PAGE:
phy207_hw7_solution

phy207_hw7_solution - Chapter 12, Number 2 The conditions...

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Chapter 12, Number 2 The conditions for equilibrium come from Newton's Second Law and its rotational analog. We need the summation of forces to be equal to zero and the summation of torques to be equal to zero for a static system. The force equation gives us two scalar equations: one for the x components and one for the y components. We use the standard coordinate representation with the positive y direction up and the positive x direction to the right. It follows that: F x.net F x R x 0 F y.net F y R y F g 0 To use the torque equation we find the torque due to each force individually and then sum them. (Note: as the book indicates, we will consider counterclockwise rotations as positive torques). Using the definition r F we can find the magnitude of each torque: r F r F sin where is the angle between r and F . Then the toruqe due to F x is Fx F x lsin because it forces a clockwise rotation while the torque due to F y is given by Fy F y l cos since the angle between F y and the radius vector is 2 . Now because the radius of the force R is zero, we have Rx Ry 0 . Now the last torque to consider is that due to the graviational force. The angle between this force and a radius is 2 so sin cos and the torque becomes Fg F g l 2 cos . The final equation is: net Fx Fy Fg F x lsin F y l cos F g l 2 cos 0 So our conditions for equilibrium are: F x.net F x R x 0 F y.net F y R y F g 0 net Fx Fy Fg F x lsin F y l cos F g l 2 cos 0 Chapter 12, Number 3 We want to find the torque about P when the support at O is not needed. (Think about this like a scale. We would like to move mass 2 until the system is balanced. )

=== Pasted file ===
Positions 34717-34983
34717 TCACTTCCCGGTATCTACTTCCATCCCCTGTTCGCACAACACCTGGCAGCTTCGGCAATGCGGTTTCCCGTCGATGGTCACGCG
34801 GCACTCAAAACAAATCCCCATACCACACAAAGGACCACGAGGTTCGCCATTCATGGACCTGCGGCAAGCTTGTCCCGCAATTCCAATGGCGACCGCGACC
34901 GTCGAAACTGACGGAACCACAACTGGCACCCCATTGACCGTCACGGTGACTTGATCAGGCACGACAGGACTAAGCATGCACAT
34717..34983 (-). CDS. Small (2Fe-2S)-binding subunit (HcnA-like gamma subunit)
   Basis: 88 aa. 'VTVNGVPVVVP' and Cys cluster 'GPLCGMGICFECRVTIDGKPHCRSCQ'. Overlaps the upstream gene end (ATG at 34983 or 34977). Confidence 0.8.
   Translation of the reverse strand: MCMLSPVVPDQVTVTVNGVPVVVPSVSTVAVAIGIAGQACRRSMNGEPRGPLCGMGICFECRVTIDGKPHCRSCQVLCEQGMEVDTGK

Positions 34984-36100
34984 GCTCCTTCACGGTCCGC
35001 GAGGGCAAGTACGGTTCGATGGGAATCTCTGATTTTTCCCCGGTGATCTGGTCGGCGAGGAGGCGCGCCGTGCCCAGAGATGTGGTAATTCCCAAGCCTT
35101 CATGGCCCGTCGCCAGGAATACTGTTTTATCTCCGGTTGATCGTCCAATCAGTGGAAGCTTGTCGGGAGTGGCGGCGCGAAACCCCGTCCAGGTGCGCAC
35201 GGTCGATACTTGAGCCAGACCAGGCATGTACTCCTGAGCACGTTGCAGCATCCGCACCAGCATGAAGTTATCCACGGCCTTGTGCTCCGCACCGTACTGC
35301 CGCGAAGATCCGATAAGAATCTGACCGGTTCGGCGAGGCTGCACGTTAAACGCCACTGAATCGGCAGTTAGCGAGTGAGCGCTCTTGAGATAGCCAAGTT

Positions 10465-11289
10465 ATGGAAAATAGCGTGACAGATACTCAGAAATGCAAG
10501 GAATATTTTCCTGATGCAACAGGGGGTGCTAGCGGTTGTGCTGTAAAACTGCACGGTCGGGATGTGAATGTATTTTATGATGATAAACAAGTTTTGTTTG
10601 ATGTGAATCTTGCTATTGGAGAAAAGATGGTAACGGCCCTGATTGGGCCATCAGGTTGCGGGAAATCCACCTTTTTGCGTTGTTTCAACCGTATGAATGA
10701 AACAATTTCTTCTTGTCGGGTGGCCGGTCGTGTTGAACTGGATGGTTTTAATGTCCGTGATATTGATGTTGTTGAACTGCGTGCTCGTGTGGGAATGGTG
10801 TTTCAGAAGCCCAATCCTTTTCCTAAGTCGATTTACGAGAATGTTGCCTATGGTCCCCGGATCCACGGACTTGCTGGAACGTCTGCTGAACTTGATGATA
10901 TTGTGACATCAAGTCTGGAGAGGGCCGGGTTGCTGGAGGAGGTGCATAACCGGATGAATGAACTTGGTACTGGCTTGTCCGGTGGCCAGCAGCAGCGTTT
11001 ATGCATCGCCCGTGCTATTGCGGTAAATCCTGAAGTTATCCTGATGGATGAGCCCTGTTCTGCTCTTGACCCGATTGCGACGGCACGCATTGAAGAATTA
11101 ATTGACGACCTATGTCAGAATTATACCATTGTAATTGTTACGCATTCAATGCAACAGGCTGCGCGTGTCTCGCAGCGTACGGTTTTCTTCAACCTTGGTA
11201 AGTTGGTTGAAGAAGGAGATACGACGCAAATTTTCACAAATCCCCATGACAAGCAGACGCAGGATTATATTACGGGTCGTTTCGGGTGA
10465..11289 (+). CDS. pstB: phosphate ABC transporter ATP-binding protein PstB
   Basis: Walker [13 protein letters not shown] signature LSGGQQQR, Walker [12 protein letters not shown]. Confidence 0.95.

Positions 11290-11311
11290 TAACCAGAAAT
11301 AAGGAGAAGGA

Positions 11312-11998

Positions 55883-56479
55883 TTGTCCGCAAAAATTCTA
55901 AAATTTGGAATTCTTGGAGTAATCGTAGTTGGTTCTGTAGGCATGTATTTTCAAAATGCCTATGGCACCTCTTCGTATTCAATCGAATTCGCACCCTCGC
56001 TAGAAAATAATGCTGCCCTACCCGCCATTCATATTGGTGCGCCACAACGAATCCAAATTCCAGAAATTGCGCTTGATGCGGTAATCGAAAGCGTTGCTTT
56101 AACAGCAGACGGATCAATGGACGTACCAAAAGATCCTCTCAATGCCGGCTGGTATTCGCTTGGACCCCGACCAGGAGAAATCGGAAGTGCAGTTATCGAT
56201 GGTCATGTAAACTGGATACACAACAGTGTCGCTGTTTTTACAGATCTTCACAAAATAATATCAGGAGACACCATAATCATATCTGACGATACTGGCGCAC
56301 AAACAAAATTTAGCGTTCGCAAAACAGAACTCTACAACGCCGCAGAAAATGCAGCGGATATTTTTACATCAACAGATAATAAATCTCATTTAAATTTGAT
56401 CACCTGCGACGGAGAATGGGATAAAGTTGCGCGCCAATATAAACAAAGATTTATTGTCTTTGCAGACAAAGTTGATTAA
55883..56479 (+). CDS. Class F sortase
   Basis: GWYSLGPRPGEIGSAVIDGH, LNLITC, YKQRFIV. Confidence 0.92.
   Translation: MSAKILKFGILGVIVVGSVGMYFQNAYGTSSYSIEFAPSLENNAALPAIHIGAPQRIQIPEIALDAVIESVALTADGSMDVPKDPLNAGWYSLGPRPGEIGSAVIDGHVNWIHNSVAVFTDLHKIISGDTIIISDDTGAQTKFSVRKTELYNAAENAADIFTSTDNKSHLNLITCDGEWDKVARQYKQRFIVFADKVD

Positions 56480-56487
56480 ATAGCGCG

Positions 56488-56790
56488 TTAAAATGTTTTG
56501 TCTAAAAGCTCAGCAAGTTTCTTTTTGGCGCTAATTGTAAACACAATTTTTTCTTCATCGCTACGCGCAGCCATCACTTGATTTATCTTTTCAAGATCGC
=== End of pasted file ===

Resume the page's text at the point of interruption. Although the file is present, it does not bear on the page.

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Note that in this drawing, all forces are in the y direction and the radii are all in the x direction. Thus, the magnitude of each torque is given by the magnitude of the force mulitplied by the radius. We call counterclockwise rotations positive and note that the normal at P exerts no torque. It follows that: n O l 2 d m 1 g l 2 d m b g d m 2 g x 0 If we set n O 0 we find: m 1 g l 2 d m b g d m 2 g x 0 . Hence we arrive at the answer x m 1 m b d m 1l 2 m 2 If we were instead given a distance x, we could caluclate the necessary torque at O and use Newton's Second Law to determine the magnitues of n O and n P . Chapter 12, Number 12 Since the system is in equilibrium the torque about any point must be zero. We can set the pivot to be the edge of the beam that touches the pole. This choice is convenient as it means the torque due to the beam is zero since it acts at the pivot point. Let L represent the length of the beam, which we should be able to eliminate from our final expressions. (a)We apply the rotational analog of Newton's Second Law, being careful to consider the angle between the vectors when taking the cross product. The torque due to the mass at the end is given by
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phy207_hw7_solution - Chapter 12, Number 2 The conditions...

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